"In future, this innovative therapeutic approach could be used in combination with conventional chemotherapy to suppress both primary tumor growth and the formation of deadly metastases," senior study author Gerhard Christofori told Medical News Today.
Since the research used FDA-approved drugs to study the treatment's effects, the study notes, "a clinical translation may be possible."
Will we win the battle against cancer?
Members of Lebanon's Ladies of Harley hold placards as take part in an event organised by Pink Steps Lebanon to raise awareness about breast cancer on October 28, 2018. Photo credit: MAHMOUD ZAYYAT / AFP / Getty Images
This article opened with some fearful figures about cancer and its effect on people worldwide. But there's reason to hope.
While the total number of new cancer cases and deaths continues to increase, the rates of cancer diagnoses and deaths decline each year — as absolute figures don't account for rises in life expectancy, population growth, or aging populations. We've made great strides in understanding the disease and its various genetic and environmental origins. And events like Breast Cancer Awareness Month continue to educate the populace about the preventative measures available to them.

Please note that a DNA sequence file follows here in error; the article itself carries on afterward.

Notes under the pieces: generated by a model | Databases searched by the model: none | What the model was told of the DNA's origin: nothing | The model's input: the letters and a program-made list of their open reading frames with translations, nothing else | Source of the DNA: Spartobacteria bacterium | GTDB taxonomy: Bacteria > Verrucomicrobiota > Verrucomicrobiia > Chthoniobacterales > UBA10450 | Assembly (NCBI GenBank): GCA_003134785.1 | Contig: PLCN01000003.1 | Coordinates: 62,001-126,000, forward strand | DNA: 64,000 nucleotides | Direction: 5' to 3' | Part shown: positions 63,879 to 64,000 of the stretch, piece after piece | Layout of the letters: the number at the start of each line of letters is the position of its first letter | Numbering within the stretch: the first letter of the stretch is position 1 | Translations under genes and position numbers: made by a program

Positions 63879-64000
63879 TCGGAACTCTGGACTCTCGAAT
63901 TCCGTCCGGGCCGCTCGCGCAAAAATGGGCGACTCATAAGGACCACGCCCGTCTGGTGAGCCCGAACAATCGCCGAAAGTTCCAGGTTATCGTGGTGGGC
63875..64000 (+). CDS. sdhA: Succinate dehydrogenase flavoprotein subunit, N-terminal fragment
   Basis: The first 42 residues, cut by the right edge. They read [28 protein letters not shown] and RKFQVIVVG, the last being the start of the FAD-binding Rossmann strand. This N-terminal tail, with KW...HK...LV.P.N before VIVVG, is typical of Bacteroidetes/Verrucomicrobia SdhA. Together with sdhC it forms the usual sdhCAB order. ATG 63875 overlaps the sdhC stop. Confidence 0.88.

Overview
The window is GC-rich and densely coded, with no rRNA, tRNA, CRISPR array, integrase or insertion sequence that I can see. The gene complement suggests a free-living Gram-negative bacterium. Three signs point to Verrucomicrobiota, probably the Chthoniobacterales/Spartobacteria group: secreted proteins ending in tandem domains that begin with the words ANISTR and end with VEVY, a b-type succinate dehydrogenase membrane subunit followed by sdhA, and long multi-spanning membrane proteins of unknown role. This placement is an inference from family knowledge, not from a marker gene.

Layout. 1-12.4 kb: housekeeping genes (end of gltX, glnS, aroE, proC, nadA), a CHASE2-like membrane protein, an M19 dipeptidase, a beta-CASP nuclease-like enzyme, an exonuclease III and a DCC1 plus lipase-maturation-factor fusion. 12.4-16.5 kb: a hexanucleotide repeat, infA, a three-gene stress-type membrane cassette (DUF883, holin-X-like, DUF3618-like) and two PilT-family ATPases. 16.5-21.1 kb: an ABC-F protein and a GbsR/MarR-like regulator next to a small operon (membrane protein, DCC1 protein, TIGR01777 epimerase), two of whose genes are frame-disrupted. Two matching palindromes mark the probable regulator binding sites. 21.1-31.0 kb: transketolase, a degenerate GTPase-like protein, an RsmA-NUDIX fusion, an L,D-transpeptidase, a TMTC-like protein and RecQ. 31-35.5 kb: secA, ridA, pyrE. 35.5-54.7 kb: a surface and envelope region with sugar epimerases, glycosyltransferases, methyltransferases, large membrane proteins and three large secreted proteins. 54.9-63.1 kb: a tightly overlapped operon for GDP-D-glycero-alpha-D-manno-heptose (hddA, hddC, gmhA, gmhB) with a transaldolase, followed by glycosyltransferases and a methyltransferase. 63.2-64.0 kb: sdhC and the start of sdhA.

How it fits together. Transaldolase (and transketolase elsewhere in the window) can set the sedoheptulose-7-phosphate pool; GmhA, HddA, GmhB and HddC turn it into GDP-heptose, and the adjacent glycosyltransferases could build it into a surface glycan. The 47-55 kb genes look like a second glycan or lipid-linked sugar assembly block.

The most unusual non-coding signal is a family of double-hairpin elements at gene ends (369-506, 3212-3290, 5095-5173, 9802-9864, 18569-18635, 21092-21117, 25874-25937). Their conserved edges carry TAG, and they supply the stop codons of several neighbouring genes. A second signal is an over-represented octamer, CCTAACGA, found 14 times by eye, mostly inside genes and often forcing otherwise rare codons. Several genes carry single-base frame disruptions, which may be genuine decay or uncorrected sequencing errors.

Thanks to scientists like those at the University of Basel in Switzerland, we may have more reasons to be hopeful very soon.
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Construction of the $500 billion dollar tech city-state of the future is moving ahead.
- The futuristic megacity Neom is being built in Saudi Arabia.
- The city will be fully automated, leading in health, education and quality of life.
- It will feature an artificial moon, cloud seeding, robotic gladiators and flying taxis.